Olivine is named for its typically olive-green color (thought to be a result of traces of nickel), though it may alter to a reddish color from the oxidation of iron.
Translucent olivine is sometimes used as a gemstone called peridot (péridot, the French word for olivine). It is also called chrysolite (or chrysolithe, from the Greek words for gold and stone). Some of the finest gem-quality olivine has been obtained from a body of mantle rocks on Zabargad island in the Red Sea. It is a common mineral in the Earth’s subsurface but weathers quickly on the surface.
The name “Peridot” is believed to have originated from the Arabic word faridat, meaning “gem”, or alternatively, as the Oxford English Dictionary suggests, it came from classical Latin pæderot - a kind of opal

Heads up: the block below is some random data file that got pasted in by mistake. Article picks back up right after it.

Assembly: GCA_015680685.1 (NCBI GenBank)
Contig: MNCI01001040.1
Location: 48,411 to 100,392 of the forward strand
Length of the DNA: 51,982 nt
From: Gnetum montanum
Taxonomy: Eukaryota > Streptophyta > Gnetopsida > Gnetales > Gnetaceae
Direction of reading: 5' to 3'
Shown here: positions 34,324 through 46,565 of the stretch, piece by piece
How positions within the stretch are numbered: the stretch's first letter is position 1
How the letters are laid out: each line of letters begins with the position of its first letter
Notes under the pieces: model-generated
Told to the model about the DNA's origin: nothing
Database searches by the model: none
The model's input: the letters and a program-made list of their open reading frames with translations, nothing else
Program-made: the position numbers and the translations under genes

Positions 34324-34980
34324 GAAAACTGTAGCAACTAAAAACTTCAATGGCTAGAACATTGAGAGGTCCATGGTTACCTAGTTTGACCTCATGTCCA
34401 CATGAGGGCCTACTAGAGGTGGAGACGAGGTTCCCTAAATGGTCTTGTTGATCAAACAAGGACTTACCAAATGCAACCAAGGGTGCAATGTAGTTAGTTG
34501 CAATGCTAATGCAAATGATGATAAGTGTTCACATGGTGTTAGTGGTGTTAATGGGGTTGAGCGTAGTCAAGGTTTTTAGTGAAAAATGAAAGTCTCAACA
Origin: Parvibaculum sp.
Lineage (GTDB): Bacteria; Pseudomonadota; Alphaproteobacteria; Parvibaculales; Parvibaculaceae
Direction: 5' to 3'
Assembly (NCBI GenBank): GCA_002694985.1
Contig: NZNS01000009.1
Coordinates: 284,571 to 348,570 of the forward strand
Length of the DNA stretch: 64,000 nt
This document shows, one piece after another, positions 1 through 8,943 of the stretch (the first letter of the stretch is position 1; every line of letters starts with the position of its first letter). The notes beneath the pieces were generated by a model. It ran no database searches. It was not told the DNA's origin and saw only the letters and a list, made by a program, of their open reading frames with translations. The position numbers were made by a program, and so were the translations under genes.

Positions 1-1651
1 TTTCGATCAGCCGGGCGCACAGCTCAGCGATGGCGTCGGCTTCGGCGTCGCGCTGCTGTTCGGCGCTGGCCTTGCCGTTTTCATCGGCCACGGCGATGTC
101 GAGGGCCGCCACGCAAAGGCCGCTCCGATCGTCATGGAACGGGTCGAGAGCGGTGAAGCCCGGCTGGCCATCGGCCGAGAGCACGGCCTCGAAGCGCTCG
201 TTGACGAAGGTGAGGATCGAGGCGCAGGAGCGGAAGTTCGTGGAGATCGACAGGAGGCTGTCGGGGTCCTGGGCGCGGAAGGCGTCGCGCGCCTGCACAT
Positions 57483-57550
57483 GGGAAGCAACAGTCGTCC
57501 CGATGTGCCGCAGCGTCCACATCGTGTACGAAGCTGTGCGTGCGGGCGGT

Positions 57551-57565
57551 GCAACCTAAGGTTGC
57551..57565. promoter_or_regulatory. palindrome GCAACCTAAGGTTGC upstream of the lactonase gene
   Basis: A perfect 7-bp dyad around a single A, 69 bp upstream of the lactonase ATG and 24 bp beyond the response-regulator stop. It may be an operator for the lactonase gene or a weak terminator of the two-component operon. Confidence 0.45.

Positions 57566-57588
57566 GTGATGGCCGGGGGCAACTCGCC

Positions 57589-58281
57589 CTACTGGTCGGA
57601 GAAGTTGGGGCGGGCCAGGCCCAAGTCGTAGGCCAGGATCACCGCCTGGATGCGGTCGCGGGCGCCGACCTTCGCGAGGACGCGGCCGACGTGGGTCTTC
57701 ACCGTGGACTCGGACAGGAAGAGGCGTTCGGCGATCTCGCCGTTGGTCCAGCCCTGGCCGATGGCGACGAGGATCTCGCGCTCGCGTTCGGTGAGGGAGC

The ratio of magnesium and iron varies between the two endmembers of the solid solution series: forsterite (Mg-endmember) and fayalite (Fe-endmember). Olivine gives its name to the group of minerals with a related structure (the olivine group) which includes tephroite, monticellite and kirschsteinite.
Olivine/peridot occurs in both mafic and ultramafic igneous rocks and as a primary mineral in certain metamorphic rocks. Mg-rich olivine crystallizes from magma that is rich in magnesium and low in silica. That magma crystallizes to mafic rocks such as gabbro and basalt. Ultramafic rocks such as peridotite and dunite can be residues left after extraction of magmas, and typically they are more enriched in olivine after extraction of partial melts. Olivine and high pressure structural variants constitute over 50% of the Earth’s upper mantle, and olivine is one of the Earth’s most common minerals by volume.